author: Hoenig H, Murphy T, Galbraith J, Zolkewitz M.
publication: SCI Nurse 2001 Summer;18(2):74-7.
Standing devices have been advocated as a potentially beneficial treatment for constipation in persons with spinal cord injury (SCI); however, definitive data are lacking. A case of a patient who requested a standing table to treat chronic constipation is presented as an illustration of a method to address this problem on an individual patient level. The patient was a 62-year-old male with T12-L1 ASIA B paraplegia who was injured in 1965. The patient was on chronic narcotics for severe, nonoperable shoulder pain. His bowel program had been inadequate to prevent impactions. A systematic approach was used to measure the effects of a standing table on frequency of bowel movements (BMs) and on length of bowel care episodes. There was a significant (p < 0.05) increase in frequency of BMs and a decrease in bowel care time with the use of the standing table 5 times/week versus baseline. For this patient, the use of the standing table was a clinically useful addition to his bowel care program.
author: Rubin CT, Lanyon LE.
publication: Calcif Tissue Int. 1985 Jul;37(4):411-7.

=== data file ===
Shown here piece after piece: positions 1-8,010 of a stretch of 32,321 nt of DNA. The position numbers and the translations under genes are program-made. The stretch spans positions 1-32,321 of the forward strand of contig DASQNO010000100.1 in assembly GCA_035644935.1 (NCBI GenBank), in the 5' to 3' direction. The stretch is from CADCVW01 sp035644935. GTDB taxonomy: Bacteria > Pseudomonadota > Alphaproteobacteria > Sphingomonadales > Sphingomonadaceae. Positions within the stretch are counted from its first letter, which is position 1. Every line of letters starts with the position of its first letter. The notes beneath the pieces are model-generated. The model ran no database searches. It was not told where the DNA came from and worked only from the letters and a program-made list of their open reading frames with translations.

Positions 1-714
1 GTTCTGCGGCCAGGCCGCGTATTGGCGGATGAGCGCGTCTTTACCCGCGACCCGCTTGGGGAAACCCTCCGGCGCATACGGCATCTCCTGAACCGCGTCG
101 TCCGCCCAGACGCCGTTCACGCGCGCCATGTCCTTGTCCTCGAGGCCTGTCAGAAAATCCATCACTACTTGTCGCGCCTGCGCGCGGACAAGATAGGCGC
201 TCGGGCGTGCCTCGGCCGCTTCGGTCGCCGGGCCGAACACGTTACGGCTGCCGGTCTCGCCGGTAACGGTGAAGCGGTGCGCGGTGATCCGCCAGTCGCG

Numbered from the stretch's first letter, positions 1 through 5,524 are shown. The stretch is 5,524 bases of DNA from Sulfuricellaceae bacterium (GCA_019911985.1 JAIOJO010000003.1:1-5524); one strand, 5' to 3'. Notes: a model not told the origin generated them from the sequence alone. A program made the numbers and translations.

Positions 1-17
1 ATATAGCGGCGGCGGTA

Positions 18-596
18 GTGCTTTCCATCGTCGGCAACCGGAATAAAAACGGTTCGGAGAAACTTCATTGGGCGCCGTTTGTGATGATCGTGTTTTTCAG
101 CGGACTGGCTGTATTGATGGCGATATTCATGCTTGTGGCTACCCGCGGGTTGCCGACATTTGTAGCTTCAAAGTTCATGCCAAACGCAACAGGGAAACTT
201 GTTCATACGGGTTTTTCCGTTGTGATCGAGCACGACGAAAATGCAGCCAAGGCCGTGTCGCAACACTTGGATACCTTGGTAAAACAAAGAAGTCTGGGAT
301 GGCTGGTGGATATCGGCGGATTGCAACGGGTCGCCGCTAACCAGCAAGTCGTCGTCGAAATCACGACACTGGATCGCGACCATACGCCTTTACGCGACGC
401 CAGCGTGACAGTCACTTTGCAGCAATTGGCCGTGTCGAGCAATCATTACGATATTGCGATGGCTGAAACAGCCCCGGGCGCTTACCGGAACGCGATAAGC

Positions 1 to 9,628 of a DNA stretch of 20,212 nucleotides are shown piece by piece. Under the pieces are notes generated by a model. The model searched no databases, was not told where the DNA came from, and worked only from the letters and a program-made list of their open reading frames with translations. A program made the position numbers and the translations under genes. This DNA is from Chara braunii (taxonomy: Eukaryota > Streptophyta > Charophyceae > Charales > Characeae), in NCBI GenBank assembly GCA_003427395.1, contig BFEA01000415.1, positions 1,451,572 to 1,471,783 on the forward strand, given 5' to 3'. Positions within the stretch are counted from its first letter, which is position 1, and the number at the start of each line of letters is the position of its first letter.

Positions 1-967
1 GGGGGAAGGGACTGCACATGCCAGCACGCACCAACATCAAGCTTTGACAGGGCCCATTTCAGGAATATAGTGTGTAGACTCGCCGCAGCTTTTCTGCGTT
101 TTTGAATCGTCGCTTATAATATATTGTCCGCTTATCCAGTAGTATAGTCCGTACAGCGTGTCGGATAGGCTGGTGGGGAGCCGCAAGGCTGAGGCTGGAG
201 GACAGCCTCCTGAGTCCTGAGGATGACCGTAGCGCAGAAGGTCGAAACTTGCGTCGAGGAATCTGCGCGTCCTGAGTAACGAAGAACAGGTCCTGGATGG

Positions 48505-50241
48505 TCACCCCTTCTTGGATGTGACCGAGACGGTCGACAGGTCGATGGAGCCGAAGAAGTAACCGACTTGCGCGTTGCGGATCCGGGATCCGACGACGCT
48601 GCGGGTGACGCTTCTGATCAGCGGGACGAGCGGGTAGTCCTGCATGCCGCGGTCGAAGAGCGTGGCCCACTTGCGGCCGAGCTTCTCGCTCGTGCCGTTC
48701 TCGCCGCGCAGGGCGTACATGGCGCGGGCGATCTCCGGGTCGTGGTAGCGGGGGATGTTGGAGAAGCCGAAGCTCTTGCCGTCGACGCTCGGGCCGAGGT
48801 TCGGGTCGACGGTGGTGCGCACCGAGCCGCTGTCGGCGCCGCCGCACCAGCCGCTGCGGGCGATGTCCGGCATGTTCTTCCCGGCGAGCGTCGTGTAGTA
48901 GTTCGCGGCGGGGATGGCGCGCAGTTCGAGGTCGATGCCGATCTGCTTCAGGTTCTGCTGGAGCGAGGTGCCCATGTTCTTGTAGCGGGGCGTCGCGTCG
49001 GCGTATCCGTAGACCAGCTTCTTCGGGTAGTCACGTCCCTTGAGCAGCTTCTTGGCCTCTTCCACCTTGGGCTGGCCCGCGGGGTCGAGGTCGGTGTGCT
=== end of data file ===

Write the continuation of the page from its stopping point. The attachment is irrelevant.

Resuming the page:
The in vivo remodeling behavior within a bone protected from natural loading was modified over an 8-week period by daily application of 100 consecutive 1 Hz load cycles engendering strains within the bone tissue of physiological rate and magnitude. This load regime resulted in a graded dose:response relationship between the peak strain magnitude and change in the mass of bone tissue present. Peak longitudinal strains below 0.001 were associated with bone loss which was achieved by increased remodeling activity, endosteal resorption, and increased intra-cortical porosis. Peak strains above 0.001 were associated with little change in intra-cortical remodeling activity but substantial periosteal and endosteal new bone formation.
author: Eng JJ, Levins SM, Townson AF, Mah-Jones D, Bremner J, Huston G.
publication: Phys Ther. 2001 Aug;81(8):1392-9.